Blog: Men, are you looking after yourselves?

Content warning: this post mentions suicide and self-harm statistics 

Written by Student Content Shaper Alex Masters 

Movember’ (an annual charity event where men are encouraged to grow a moustache to raise funds and awareness of men’s health issues) has officially begun, and so it seems only right to kick off the conversation surrounding men’s mental health.

Male student with short hair stands in front of a red brick building, wearing a blue hoodie and grey backpack, smiling to the camera

Statistics show that over a third of all men believe that they’ve had a diagnosable mental health condition at some point in their life, yet as many as forty percent refuse to discuss it with close friends or family, and that number significantly increases when asked about seeking professional help. Just under a half of all men said it would take thoughts of suicide or self-harm to compel them to seek help.

Whether you’re affected by your studies, work, distance from home, or life in general, know there’s no shame in speaking up about how you’re feeling and that there’s always support available to you.

It's up to us to break the negative stigma that surrounds men's mental health and issues that affect us all – by looking after ourselves and each other. There are a variety of ways you can care for your mental health, especially at university.

Join and attend social groups

There are hundreds of societies and clubs that are looking for members and would be more than happy to welcome you into the fold. Not only can you meet like-minded people, but they provide a chance to have some fun and de-stress. Spending time with course mates, flatmates, or any friend is also a fantastic way to boost your mental health and wellbeing. I’m part of UoB Boxing, and I’ve found no better way to de-stress than a session at the club.

A mix of over 20 members of the UoB Boxing team doing various poses in the gym to the camera. The members are all wearing head gear and boxing gloves.

Stay physically active

Physical exercise releases feel-good chemicals and makes things like sleep and relaxation far easier. This is always one of the first things professionals recommend, so don’t wait! Once again, there are so many sports groups and societies out there, but even if they’re not to your taste, there are other ways to get active such as joining a gym, using a bike to get around, or even just walking.

Get a good amount of sleep

As much as it pains me to admit it, this is one of the most important factors in your wellbeing, and its knock-on effect on your mental health can be huge if you don’t allow yourself to get a good amount of (high-quality) sleep. This usually means at least seven hours, so try to stay away from your phone, console, or other sources of stimulation before bed, try and cut out caffeine after four p.m., and don’t eat for roughly an hour before you go to sleep.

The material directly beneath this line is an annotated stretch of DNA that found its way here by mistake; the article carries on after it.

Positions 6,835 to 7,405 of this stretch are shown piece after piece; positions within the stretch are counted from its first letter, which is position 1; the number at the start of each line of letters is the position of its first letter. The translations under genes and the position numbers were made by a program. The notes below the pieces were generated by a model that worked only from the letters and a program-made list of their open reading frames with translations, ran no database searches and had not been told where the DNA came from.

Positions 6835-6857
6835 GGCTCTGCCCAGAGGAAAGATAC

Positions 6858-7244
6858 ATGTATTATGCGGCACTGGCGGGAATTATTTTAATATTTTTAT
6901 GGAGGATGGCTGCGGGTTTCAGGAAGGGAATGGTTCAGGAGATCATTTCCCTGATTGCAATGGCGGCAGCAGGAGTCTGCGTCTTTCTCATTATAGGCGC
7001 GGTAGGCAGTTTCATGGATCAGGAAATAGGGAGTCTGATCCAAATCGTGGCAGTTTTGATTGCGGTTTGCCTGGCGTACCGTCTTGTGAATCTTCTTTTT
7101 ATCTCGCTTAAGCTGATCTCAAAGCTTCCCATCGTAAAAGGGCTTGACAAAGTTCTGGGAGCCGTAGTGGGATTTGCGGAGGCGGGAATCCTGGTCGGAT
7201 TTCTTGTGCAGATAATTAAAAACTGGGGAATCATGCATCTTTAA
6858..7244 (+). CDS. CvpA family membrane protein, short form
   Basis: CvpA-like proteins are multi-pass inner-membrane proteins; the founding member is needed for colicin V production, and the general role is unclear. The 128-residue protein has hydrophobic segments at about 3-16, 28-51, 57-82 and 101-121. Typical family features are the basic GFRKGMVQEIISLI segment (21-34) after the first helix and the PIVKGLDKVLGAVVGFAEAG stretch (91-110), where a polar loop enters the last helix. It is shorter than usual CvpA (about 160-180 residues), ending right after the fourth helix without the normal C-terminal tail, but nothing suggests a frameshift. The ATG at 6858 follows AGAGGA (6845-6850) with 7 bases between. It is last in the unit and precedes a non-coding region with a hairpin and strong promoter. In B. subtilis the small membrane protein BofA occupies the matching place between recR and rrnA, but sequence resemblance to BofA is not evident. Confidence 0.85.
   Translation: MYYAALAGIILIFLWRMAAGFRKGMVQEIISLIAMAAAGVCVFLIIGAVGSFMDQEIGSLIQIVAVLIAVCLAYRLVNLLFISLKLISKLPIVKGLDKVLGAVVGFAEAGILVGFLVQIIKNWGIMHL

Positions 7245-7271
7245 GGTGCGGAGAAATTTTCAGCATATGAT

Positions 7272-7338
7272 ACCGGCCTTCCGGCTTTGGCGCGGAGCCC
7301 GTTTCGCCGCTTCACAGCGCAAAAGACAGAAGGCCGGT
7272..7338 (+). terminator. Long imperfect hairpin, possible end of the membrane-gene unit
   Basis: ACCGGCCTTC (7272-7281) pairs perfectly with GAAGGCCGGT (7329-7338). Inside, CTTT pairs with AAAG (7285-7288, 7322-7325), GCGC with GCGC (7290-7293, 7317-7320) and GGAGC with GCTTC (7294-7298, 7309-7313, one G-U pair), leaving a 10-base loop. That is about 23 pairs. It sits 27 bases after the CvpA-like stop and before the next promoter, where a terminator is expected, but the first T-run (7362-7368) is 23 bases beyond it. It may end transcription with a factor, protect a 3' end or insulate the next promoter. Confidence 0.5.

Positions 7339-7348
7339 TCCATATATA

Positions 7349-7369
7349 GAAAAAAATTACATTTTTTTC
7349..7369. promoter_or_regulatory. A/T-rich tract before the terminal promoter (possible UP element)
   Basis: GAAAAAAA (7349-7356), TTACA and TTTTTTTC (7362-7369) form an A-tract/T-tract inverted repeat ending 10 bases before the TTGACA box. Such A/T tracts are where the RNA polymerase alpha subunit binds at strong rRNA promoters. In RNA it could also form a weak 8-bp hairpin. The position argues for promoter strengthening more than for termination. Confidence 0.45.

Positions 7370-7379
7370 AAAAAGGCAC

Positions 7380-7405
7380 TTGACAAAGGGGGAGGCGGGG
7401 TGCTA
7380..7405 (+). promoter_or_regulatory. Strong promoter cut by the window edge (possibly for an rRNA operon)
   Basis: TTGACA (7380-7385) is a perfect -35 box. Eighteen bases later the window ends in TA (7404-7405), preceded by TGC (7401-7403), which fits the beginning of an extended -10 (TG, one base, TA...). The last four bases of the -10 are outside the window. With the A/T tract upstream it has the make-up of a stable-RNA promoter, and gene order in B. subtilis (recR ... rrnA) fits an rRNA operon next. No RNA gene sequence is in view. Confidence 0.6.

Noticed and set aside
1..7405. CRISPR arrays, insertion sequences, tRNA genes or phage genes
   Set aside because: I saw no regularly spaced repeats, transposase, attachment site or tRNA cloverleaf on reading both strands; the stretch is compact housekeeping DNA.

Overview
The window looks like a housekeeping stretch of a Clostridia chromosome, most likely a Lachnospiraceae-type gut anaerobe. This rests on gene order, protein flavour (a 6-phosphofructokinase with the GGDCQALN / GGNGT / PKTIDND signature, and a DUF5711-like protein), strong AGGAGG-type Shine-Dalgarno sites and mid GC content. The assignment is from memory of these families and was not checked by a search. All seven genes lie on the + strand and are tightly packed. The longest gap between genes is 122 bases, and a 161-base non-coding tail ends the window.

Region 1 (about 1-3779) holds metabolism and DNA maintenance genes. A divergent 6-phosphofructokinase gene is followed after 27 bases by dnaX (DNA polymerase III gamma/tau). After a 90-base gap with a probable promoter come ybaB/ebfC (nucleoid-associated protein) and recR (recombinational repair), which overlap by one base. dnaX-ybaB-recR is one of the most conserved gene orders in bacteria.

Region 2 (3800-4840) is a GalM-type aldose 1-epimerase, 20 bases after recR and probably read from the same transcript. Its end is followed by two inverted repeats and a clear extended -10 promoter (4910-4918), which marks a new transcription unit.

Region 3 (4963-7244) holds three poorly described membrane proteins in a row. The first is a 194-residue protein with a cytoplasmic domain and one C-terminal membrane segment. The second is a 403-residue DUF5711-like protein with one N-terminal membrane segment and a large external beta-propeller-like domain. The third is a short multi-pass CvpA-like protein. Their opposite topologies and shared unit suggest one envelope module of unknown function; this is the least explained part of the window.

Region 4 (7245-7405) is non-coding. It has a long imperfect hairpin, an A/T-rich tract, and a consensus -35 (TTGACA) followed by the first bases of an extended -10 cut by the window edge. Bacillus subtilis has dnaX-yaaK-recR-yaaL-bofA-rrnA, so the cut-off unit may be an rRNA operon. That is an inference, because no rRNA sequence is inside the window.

Get it off your chest

Of course, it’s not always easy to break down some of the strains that life can put on your mental health, especially at university – it’s easy to become swamped in work, studies, and your social life. Talking to a professional is always a brilliant course of action if you’re feeling unwell. UoB offers a range of free and confidential services for all students, from mental health to addiction support.

The full range of services are available on the Time to Talk page, but below I’ve picked out ones to note:

  • UB Heard: Whatever you’re going through, UB Heard offers a safe space for you to talk anytime either through a live chat or by calling on 0800 368 5819(UK) or 00353 1 518 0277 (International). This is available for all students, including postgraduates.
  • Wellbeing Officers: Every school has their own Wellbeing Officers who can provide practical and emotional support if you’re struggling. If you need more help, they can refer you to professional counselling sessions.
  • Urgent Support: If you’re experiencing a crisis with your mental health and don’t think you can keep yourself safe, it’s important you seek help straight away. You can go to your local A&E (Queen Elizabeth Hospital Birmingham) or call 999. You can also access the local NHS Urgent Mental Health helpline, where you’ll find twenty-four hour support and advice.
  • Support for men: There are also a range of other services outside of the University that offer free and confidential support for men. A great resource is CALM, a registered charity that runs a 24/7 helpline for those struggling or in a mental health crisis. Another fantastic option is Andy’s Man Club, which offers free peer-to-peer support groups in person or and online. 

If you’re reading this, it’s absolutely okay to not be okay. Life can be incredibly overwhelming at times, but you don’t have to shoulder that on your own. Speak up and seek support – your life matters.


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